How Windows Phone doesn’t have some kind of “Works with Windows Phone” program is beyond me, but more than three years after the platform’s introduction, the accessory ecosystem remains absolutely weak. That isn’t to say that it’s a complete loss — Nokia has introduced a huge line of accessories that integrate with their own applications.

That’s the real shame though. For a platform that prides itself on making it easier for users to transition between devices by mandating a user-interface, Microsoft hasn’t even attempted to bolster an accessories market for Windows Phone. That’s a shame, since products from Apple and Google are all about extending the users’ experience with all sorts of third-party accessories.

Of course, none of this virtually guarantees Microsoft more market share for Windows Phone, but it would mean that the company wouldn’t continue being hit over the head for having mediocre experiences when compared to iOS and Android.

Unfortunately, Microsoft isn’t expected to ship another major update to Windows Phone until early next year. We’ll have to wait until then to see if Microsoft makes any significant progress in addressing the issues holding its platform back.



  1. charlesclarke3

    08/20/2013 at 12:38 pm

    Android needs to catch up to Windows Phone. This post is lame. Office and Xbox games are leaps and bounds beyond iOS and Android. Just saying.

    • lol

      08/20/2013 at 10:10 pm

      Are you just saying?

    • Ezhik

      08/21/2013 at 3:28 am

      I’m a Windows Phone owner myself, but come the hell on, man! Do you even use Office on your phone? It’s VERY limited!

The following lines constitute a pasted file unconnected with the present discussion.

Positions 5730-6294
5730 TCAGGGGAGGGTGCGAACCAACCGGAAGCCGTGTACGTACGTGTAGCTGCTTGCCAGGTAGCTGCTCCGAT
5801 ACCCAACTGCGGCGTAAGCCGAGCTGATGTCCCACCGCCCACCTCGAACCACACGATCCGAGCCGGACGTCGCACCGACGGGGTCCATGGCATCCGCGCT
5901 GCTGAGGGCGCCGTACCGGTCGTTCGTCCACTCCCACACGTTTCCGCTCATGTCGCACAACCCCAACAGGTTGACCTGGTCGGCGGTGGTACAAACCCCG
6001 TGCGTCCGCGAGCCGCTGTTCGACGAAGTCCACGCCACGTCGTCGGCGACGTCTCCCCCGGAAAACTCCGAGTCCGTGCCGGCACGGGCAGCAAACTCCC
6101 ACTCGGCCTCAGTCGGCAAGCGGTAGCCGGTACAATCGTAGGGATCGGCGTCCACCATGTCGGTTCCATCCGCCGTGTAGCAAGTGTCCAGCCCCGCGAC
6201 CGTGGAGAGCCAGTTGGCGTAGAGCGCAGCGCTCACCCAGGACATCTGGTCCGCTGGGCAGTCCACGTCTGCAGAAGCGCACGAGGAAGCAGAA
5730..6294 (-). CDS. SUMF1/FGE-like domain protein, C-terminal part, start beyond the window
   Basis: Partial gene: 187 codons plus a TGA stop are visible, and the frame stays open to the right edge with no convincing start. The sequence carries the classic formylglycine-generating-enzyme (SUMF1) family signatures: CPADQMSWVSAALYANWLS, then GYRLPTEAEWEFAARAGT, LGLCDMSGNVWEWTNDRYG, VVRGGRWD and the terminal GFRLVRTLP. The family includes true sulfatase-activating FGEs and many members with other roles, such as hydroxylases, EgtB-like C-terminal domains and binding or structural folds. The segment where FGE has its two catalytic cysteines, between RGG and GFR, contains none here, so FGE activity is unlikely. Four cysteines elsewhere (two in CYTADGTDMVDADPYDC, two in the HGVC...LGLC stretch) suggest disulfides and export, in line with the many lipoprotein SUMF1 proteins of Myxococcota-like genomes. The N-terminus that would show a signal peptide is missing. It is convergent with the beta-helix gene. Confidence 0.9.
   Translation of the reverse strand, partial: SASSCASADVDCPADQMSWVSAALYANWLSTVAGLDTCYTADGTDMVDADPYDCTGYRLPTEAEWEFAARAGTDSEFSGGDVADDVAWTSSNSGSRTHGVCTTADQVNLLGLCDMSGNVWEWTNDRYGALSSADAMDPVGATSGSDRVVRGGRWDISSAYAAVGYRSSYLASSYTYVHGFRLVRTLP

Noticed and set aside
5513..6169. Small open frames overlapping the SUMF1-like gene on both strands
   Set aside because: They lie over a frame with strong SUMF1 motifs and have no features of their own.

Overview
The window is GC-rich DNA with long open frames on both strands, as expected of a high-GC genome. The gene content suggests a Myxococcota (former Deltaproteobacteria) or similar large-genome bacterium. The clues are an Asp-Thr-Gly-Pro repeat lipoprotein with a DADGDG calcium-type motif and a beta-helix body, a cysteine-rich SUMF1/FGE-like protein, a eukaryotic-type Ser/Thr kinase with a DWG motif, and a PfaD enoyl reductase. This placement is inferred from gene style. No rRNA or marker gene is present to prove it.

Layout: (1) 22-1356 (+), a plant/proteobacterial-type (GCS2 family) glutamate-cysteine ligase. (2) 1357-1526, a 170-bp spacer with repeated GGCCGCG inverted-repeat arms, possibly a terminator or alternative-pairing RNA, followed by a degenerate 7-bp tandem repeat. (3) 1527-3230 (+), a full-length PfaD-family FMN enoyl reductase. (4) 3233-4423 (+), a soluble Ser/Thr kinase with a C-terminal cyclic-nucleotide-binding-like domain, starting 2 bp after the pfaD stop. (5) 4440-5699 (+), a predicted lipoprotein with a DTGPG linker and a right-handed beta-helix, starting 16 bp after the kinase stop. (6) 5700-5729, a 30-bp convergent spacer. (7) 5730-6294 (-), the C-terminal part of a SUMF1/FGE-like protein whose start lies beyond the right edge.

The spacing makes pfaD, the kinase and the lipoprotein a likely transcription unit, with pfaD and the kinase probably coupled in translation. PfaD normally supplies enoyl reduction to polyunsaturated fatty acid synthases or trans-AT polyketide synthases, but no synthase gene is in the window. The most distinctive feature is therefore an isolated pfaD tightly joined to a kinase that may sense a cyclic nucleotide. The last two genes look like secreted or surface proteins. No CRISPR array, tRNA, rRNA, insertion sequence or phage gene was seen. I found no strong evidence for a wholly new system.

2. Steve Jobs

    08/20/2013 at 5:44 pm

    If you ran a bittorrent program on windows phone 8, you would kill your battery.

    This post is not well thought out.

  3. powershell

    08/20/2013 at 6:01 pm

    That’s some b.s reporting from someone who knows f*** all about kernels, OS’s or the idealism behind windows phone. Sent from my Lumia 920 beyatch.

    • Ezhik

      08/21/2013 at 3:29 am

      It actually shows some good ideas. WinPhone does have issues, you know. Sent from my Lumia 920 too, asshole.

  4. how

    08/20/2013 at 6:39 pm

    i want a file manager, please 1!!

  5. Ezhik

    08/21/2013 at 3:35 am

    I hope Windows Phone will improve and gain some good features from Windows 8, such as file and sharing APIs.

  6. Jakob S.

    08/21/2013 at 3:38 am

    I want to see who is calling if the caller’s number is not in my phone book. I could get this info by letting a CallerID app pick up the number from the phone’s phone app and run an online check with my favorite Number Look Up Service. This is currently not available in WP8 nor iOS.

    This is very handy in countries where Number Look Up Services are not wanted and in any case if you get many phone calls from unknown people.

    • henry fonda

      08/21/2013 at 6:04 am

      That sounds interesting! Can android do that?